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Russian August 1998 Financial Crisis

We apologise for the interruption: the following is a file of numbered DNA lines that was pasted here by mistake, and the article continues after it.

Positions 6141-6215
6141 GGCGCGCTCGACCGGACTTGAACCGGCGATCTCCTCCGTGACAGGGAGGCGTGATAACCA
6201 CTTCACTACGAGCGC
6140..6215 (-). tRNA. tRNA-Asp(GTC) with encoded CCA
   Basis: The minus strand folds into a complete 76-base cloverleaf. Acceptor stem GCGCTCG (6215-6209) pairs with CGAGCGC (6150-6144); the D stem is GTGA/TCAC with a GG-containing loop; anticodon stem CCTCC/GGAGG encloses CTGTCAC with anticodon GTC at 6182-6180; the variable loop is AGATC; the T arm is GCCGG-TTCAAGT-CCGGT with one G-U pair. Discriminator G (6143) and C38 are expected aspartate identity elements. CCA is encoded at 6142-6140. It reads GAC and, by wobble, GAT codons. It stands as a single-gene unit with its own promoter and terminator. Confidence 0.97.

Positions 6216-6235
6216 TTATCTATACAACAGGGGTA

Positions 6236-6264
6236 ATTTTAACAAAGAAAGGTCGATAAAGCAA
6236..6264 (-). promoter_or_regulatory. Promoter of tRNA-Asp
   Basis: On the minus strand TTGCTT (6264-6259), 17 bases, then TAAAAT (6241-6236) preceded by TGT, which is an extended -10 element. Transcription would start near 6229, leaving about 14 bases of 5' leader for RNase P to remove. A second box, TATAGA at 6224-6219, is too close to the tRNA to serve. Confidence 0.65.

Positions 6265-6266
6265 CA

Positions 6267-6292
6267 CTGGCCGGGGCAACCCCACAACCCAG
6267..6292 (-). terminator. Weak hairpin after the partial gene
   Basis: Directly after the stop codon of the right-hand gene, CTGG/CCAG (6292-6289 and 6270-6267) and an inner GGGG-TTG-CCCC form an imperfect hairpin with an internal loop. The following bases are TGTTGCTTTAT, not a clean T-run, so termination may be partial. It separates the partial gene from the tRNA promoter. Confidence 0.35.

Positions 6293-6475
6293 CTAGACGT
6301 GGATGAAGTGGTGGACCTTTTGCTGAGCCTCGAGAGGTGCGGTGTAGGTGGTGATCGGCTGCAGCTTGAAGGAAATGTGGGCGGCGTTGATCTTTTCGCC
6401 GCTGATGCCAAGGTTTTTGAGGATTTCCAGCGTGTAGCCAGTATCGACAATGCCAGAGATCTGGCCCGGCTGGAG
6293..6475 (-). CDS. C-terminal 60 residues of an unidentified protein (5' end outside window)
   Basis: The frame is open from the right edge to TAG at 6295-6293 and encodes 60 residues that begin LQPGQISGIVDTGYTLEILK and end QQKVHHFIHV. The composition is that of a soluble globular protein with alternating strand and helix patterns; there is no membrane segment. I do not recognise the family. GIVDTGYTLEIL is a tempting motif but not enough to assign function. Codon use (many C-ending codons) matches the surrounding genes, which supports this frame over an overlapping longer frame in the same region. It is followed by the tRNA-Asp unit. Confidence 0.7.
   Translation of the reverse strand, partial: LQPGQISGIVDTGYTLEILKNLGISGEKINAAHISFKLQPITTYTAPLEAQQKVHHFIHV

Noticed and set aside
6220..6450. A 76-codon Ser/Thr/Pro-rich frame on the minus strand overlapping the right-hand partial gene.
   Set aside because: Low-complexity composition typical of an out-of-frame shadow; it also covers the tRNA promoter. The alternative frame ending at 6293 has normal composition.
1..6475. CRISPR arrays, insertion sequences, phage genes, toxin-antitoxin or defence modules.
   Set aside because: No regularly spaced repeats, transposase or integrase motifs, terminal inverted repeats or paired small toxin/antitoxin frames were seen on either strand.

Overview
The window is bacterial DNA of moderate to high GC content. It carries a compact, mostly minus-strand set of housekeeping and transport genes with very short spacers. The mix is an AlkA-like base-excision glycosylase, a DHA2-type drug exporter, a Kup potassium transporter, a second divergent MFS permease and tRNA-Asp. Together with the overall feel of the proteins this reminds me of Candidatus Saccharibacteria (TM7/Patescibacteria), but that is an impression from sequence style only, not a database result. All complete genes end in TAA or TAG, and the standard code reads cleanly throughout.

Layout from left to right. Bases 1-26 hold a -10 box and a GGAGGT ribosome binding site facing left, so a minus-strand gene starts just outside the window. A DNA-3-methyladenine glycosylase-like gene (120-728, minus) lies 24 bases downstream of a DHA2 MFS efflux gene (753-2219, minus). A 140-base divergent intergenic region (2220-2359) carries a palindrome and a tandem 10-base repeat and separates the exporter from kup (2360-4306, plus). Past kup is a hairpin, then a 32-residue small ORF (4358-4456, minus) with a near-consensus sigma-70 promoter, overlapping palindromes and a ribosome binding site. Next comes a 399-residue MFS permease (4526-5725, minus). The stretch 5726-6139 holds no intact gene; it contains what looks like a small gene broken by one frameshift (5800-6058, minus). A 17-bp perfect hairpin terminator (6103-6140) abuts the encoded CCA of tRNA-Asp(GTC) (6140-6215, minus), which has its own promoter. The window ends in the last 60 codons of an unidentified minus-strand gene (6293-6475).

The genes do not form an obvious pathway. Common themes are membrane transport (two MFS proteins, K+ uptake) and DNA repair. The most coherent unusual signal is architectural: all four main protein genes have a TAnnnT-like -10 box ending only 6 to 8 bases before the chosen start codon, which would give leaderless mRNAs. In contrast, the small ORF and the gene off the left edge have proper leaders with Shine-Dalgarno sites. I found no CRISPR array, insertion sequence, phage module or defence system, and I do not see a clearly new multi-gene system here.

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Russian August 1998 Financial Crisis:Is Asia to Blame?Galina B. Hale∗September 13, 1999AbstractThe paper shows that the crisis in Russia was not likely to resultfrom the traditional contagion spread from East Asian economies, in-stead it was the result of Russian domestic problems. Two channelsof contagion are analyzed: trade and speculaative. Neither seems tobe present in any significant way between Asia and Russia. The pa-per then argues that the crisis in Russia was the result of deep fiscalproblems and poor debt management.1 IntroductionIn July 1997 Thai baht was successfully attacked. Within next monthMalaysia, Philippines and Singapore were hit by the crisis and withinnext half a year contagion spread out to Indonesia, Hong Kong, Koreaand Japan. Currency pegs in those countries were abandoned and∗UC Berkeley, [email protected] This is work in progress, please, do not quote.I thank David Romer, Maury Obstfeld and Barry Eichengreen for helpful comments onthe idea of the paper. I am grateful to my mother Irina Borisova for finding and sendingRussian materials. Arkadij Dvorkovich helped with undestanding Russian budgetary pol-icy issues, Julia Shvetz was extremely helpful in gathering data. The Berkeley Soviet andPostsoviet Studies Program summer research grant allowed me to gather necessary dataand meet with specialists on some of the issues, New Economic School provided researchfacilities. All mistakes are, of course, mine.1their currencies depreciation followed accompanied by the financialsystem crash and series of macroeconomic problems.A little over a year after the onset of Asian crisis, on August 17,1998, Russia announced the float of the Ruble (after two years ofsuccessful “crawling peg”) and the restructuring of its debt maturingbefore January 1, 1999. Later in fall 1998, Russia restructured moreof its debt, defaulted on some part of it, and imposed currency con-trols. Interest rates were over 100% in Fall 1998, banks were failingand prices were growing uncontrollably. Over fall 1998 real personalincome fell by 15%1, unemployment increased, rate of growth of realGDP became negative again.Many economists agree that the Russian crisis was an importantevent for the global financial network and, in particular, for emerg-ing markets. The current views are that the abandonment of Russiancurrency peg and, more importantly, the default on Russian debt re-sulted in more conservative behavior by international investors thathurt all the emerging markets and in particular Brazil. As Calvoshows in his recent papers (Calvo, 1998, 1999), the Russian crisis wasan important factor in the freezing of credit to emerging markets thatcan result in major recession in those economies. Roubini (1998) ar-gues that Russian crisis had a direct effect on the current situationin Brazil. This makes a question of what caused the Russian crisisand whether it could have been avoided important in more than justRussian context.The existing theoretical literature on the channels of contagionconcentrates around two main ways of the contagion transmission:via trade and via capital flows. I analyze these channels separatly tosee whether the contagion could be transmitted from Asia to Russia.After concluding that neither of the channels was present betweenRussian and Asia in the way that will explain Russian financial cri-sis, I turn to Russian domestic problems. The analysis of Russianeconomic development in 1995-98 shows that the main reason for thecrisis was the accumulation of budget deficits and poor governmentdebt management. These two factors lead to a debt crisis which inturn provoqued the currency crash and enhanced the banking crisis.Paper is organized as follows. In part two I investigate differentchannels of contagion in search of the way crisis could transmit from1Estimate by Business Environment Risk Intelligence.2Asia to Russia. In part three I analyze Russian domestic problems.Part four concludes.2 Was it a contagion?Throughout this paper, the term contagion is used in the same senseas in Eichengreen, Rose and Wyplosz (1996):... an increase in the probability of a speculative attackon the domestic currency which stems not from domestic“fundamentals” such as money and output but from theexistence of a (not necessarily successful) speculative attackelsewhere in the world.If we look at Russian fundamentals in 1994-98, they do not showthe signs of an approaching crisis. The inflation rate was at the lowlevel of 10% in 1997 and 5.39% in annual terms in the first half of 1998(see Figure 1) and the output showed the signs of growth. Thereforeit is reasonable to ask a question of whether Russian crisis resultedfrom the spread of the Asian contagion, which might seem plausiblegiven the timing of Russian crisis.I will consider two channels of contagion. As mentioned above, firstis the trade links between the source of contagion and the “infected”country2, second is a change of the investors’ behavior in one country’smarket as a result of the crisis in another country’s market.2.1 Trade channelBilateral trade. Bilateral trade is the obvious way for contagion tospread across countries. The crash of the currency of country A wouldincrease its export and thus increase the import of its trade partner,country B. Thus country B will develop current account deficit thatwill put the downward pressure on its currency price. If the exchangerate is pegged, Central Bank will start loosing its reserves and thecurrency will eventually crash. Gerlach and Smets (1994) presenta two-country version of Krugman (1979) classic speculative attackmodel that combines the story described above with monetary sphereand show that trade contagion makes currency crisis possible even in2direct as well as the competition on the world markets3the country with otherwise sustainable domestic policy. The reasonfor this latter to be subject to the crisis is the depletion of its reservesdue to the increase in its imports.In 1997 imports from East Asia3to Russia accounted for only3.28% of total Russian imports4. Figure 2 presents the dynamics ofthis share. Therefore Asian crisis is unlikely to create significant tradedeficit to put enough downward pressure on Russian ruble.Competition on the world markets. Another way of conta-gion to transmit is throught the competition on the world markets.The crisis in country A will make it’s exports more competitive due todomestic currency depreciation. If country B is